Can Insulin Resistance Alone Cause High Blood Sugar?
The answer is a bit nuanced, so let's break it down for easier understanding.
In a study featured in Trends in Endocrinology & Metabolism (Cell Press), we learn how insulin resistance impacts our blood sugar levels. Contrary to what we might expect, blood sugar levels don't immediately shoot up when insulin resistance sets in and reaches its worst stage.
Research has shown that it takes about 10 to 15 years after the onset of insulin resistance for our blood sugar levels to start rising. This might leave you wondering: isn't insulin resistance the root cause of Type 2 diabetes?
The answer becomes clearer when we consider a diagram on www.takebackyrhealth.com. It offers an excellent explanation of why insulin resistance on its own isn't the sole culprit behind high blood sugar levels. The rise in blood sugar is primarily triggered when our pancreatic β cells can no longer cope with insulin resistance.
During those 10 to 15 years following the emergence of insulin resistance, our pancreatic β cells work overtime, producing extra insulin to counteract the effects of insulin resistance. This state of affairs is referred to as hyperinsulinemia. It helps our bodies maintain a normal blood sugar level. However, this intense workload causes our pancreatic β cells to deteriorate more rapidly than usual, eventually rendering them incapable of producing enough insulin to manage the issue.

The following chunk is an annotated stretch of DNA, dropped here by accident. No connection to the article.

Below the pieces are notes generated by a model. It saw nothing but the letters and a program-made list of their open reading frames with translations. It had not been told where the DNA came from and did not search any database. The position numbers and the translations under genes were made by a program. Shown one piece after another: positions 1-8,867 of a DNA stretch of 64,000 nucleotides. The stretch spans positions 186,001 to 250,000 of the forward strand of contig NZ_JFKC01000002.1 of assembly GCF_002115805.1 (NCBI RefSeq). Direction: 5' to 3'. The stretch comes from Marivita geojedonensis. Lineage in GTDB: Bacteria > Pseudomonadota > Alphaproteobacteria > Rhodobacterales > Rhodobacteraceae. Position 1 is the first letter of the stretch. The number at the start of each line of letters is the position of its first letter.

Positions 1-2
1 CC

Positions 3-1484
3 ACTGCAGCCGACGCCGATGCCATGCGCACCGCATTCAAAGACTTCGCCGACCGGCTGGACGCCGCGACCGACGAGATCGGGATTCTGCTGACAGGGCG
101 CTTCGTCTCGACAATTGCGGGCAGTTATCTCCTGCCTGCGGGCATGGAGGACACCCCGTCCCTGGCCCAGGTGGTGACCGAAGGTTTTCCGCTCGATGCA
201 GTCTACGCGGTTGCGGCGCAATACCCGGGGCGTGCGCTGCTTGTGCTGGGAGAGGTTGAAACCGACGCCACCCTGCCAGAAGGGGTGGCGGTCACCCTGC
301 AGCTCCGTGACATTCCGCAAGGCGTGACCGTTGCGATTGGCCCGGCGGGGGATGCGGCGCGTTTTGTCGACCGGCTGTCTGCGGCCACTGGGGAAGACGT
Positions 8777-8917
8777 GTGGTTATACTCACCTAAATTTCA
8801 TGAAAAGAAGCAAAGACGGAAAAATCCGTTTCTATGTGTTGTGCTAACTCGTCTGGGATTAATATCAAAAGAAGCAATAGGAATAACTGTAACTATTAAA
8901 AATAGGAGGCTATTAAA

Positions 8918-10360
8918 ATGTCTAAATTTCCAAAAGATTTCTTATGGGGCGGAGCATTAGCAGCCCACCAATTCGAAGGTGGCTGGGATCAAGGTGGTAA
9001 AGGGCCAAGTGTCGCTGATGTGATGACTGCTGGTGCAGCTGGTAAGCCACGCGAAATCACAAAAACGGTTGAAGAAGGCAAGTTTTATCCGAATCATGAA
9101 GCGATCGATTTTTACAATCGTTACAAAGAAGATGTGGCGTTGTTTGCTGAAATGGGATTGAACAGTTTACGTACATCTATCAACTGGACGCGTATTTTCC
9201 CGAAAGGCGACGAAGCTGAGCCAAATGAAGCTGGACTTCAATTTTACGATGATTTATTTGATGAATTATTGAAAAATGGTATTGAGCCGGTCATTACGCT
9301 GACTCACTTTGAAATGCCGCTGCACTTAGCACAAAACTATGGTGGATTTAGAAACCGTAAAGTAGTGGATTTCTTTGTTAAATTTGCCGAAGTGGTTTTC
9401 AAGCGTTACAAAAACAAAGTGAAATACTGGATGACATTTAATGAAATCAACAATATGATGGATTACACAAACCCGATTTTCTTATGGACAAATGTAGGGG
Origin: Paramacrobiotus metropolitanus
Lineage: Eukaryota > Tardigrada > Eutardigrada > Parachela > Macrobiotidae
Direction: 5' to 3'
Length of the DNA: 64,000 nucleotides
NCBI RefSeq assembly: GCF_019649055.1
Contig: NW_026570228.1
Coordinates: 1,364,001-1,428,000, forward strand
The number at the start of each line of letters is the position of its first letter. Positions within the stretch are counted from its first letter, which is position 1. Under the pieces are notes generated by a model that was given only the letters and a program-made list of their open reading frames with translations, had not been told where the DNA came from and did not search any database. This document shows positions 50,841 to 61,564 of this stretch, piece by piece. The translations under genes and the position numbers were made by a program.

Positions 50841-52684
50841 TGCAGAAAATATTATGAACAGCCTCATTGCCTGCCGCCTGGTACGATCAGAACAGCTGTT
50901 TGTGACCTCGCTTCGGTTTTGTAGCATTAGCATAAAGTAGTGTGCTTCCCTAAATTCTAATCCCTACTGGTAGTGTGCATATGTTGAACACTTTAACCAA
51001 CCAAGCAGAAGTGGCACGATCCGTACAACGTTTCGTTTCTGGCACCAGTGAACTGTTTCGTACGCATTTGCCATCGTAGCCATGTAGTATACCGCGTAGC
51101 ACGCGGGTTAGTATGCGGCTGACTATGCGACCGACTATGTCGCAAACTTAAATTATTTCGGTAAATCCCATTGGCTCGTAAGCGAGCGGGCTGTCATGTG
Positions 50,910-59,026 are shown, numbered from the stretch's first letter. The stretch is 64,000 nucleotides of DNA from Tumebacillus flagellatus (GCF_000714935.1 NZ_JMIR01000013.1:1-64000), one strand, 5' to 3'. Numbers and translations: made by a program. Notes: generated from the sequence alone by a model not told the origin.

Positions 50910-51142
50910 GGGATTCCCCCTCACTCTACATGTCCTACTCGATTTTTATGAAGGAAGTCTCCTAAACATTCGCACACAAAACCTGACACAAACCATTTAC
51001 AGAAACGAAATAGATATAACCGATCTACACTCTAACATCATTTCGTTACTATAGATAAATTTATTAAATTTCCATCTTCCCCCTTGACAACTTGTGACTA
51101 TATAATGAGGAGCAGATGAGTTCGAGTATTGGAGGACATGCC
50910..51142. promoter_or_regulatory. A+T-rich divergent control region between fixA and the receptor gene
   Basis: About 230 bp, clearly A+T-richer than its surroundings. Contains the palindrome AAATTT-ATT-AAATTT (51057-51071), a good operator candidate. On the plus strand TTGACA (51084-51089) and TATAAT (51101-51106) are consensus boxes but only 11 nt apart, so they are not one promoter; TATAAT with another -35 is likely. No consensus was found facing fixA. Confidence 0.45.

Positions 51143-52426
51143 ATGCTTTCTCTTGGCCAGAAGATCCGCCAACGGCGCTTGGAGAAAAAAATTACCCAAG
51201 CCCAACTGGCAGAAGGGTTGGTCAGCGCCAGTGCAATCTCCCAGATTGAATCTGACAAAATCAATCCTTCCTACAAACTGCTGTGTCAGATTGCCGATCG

So, can insulin resistance alone be blamed for high blood sugar levels? The short answer is no. Impaired pancreatic β cell function is a crucial factor in this equation.
While insulin resistance doesn't directly lead to elevated blood sugar by itself, it does kickstart the development of Type 2 diabetes, inflicts permanent harm on pancreatic β cells, and paves the way for severe medical complications.
That's why it's essential to delve into how insulin resistance develops, its impact on our metabolism, and, more importantly, how we can take steps to prevent it.